Moreover, since declaring a caliphate in the areas it controls in Syria and Iraq, the Islamic State has chosen to emphasize its own interpretation of certain pronouncements, or ahadith, made by the Prophet Mohammed about what is considered appropriate behaviour and wear for men and women.

Still, one of the things the reports highlight is that the plight of LGBT Iraqis started well before the emergence of ISIS. Prior to the rise and spread of renegade militias, the Iraqi government did not protect LGBT citizens and refused to collect statistics on hate crimes against them.

International aid and human rights workers who support the community in Iraq repeatedly told IGLHRC and Madre that explaining terms like sexual orientation and gender identity to government officials and society as a whole has been a formidable task. “They see it as a form of sexual perversion that was imported by the West, especially the United States, after the 2003 invasion,” Alizadeh notes.

Under Saddam Hussein, very few people had access to the internet, and freedom of expression and assembly was under heavy stricture. “Really there wasn’t any social appearance that led people to think someone is gay or lesbian or transgender,” Alizadeh says.

With a powerful central government in place, security forces were visible everywhere but weren’t particularly interested in people who are gay or lesbian “as long as you weren’t making waves,” he says. While there were instances of individual shakedowns for blackmail purposes, systematic violence against LGBT people was not a prominent feature of the Hussein regime.

“We have to keep in mind that Saddam Hussein was secular in nature, so the religious discourse that is being used by the militias to go after LGBT people was not part of his language, even as there was nothing called human rights for LGBT people,” Alizadeh explains. Under the Hussein regime, people charged with sodomy did not benefit from the yearly amnesty issued to prisoners.

The US invasion created a vacuum of power in a very dictatorial environment and opened up space for discussion about LGBT identities, the formation of groups and frequenting of cruising areas, he says.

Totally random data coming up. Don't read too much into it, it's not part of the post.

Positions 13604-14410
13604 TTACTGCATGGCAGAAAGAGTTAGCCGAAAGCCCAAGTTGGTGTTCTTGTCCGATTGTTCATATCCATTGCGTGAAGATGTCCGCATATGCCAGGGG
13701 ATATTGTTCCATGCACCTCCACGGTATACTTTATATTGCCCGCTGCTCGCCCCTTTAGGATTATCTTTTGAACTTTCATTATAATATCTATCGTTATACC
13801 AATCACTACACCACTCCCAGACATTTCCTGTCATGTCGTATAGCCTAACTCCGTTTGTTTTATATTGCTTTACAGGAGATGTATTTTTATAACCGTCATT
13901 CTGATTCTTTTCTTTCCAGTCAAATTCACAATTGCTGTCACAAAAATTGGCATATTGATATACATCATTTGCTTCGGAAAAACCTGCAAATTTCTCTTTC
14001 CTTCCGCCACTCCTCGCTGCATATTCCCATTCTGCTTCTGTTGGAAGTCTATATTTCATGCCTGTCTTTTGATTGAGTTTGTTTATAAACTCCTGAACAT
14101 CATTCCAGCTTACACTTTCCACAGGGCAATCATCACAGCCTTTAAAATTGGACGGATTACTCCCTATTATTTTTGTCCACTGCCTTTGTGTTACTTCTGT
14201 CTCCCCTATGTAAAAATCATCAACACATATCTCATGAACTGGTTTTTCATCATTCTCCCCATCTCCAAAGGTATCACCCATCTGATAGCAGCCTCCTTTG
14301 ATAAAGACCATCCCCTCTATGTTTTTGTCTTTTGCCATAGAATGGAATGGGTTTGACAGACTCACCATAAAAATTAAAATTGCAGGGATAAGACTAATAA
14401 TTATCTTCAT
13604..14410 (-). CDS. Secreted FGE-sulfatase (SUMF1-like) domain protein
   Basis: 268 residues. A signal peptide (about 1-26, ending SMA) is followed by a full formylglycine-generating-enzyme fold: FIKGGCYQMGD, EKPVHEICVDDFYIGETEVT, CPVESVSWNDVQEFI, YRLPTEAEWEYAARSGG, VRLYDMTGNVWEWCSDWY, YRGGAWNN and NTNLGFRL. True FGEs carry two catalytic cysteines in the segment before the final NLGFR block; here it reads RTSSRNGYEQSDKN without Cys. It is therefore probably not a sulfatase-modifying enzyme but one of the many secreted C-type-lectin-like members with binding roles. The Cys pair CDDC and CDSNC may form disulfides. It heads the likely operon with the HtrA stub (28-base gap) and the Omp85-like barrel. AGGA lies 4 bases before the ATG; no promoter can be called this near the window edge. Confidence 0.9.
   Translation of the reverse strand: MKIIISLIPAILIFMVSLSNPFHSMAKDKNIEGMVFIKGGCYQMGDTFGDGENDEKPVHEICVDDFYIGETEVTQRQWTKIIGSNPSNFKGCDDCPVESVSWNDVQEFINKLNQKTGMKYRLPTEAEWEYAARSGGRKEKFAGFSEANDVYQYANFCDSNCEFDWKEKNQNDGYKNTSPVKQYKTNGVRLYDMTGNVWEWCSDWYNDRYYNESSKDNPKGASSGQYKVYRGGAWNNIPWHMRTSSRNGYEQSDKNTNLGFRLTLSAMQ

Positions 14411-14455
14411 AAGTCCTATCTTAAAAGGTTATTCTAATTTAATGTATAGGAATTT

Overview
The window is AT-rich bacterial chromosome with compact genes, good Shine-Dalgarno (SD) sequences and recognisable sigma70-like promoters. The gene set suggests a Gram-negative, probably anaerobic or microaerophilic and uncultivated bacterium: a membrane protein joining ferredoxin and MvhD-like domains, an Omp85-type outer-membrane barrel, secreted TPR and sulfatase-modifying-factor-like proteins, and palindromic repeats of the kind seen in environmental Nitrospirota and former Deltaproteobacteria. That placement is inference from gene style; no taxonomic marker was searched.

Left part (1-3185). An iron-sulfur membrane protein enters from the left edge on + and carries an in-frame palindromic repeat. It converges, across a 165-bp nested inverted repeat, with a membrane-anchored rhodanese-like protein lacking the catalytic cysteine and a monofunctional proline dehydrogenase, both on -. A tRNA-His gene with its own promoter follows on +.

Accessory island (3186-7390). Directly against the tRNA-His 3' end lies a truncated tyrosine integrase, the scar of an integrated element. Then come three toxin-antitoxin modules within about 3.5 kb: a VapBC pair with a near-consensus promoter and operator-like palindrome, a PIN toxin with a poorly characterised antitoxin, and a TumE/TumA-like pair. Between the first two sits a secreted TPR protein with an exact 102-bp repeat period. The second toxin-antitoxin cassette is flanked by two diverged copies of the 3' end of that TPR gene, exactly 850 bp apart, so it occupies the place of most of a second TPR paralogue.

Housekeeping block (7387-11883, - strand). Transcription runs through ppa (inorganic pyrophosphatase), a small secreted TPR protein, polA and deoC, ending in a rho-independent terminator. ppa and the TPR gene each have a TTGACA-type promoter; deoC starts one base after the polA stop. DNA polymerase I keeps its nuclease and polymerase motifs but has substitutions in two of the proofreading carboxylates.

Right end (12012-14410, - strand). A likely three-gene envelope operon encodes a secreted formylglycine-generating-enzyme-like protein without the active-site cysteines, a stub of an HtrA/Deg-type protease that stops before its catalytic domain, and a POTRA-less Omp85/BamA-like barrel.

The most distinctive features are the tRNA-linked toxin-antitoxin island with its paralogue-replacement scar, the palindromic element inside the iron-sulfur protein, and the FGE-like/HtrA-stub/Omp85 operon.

“People started to talk about things they weren’t allowed to talk about, and then people started dressing in a way they weren’t allowed to dress, and so that also created social resentment and social backlash. In a country where you didn’t have very strong central authority, the vigilantes start taking charge and started going after individuals who were perceived to be gay or transgender or lesbian.”

The current Iraqi government has been trying to wash its hands of the issue and is now primarily focused on the ISIS threat, Alizadeh notes. “They are nowhere to be found when it comes to LGBT issues.”

Compounding the danger is the religious narrative that considers homosexuality a sin. “So you always have the backlash from the religious militias,” Alizadeh says, pointing to the years 2009, 2012 and this summer as periods of “pogroms.” In May, the Brigades of Wrath (Saraya al-Ghadhab), the military wing of the League of the Righteous, a Shia Islamist group, publicized a list of 24 “wanted” people, 23 of whom were accused of homosexuality, while one was deemed a criminal for having long hair, one report states.

In June, the league also allegedly attacked a group of four, including two teenaged boys, who were killed and beheaded, according to witnesses.

In 2012, local activists raised the alarm about attacks on people described as emo, a term referring to people who dress in tight-fitting clothes, wear makeup, cut their hair in “unconventional” ways and listen to alternative music, a trend that was labelled satanic, un-Islamic and a danger to Iraqi society. Gay men were targeted in these attacks because of how they look, Alizadeh says, with the government adding fuel to the fire by condemning emos and conflating them with homosexuality.

“The situation in Iraq is like this: you have to do everything at your own risk,” he says. “The government will say there is no ban on homosexuality, which is true, so there is no restriction, but it doesn’t mean you’re protected either,” he points out. “There are very brave people in Iraq that constantly try to push back and resist and open up some space, and then the next day the extremists try to limit them further. It’s a social struggle that’s happening here.

“But again, this is not a normal society where you are faced with restrictions and resistance, and then you can go to the court and try and settle things,” Alizadeh says. “At that point, the government ceases to exist, and you’re on your own.”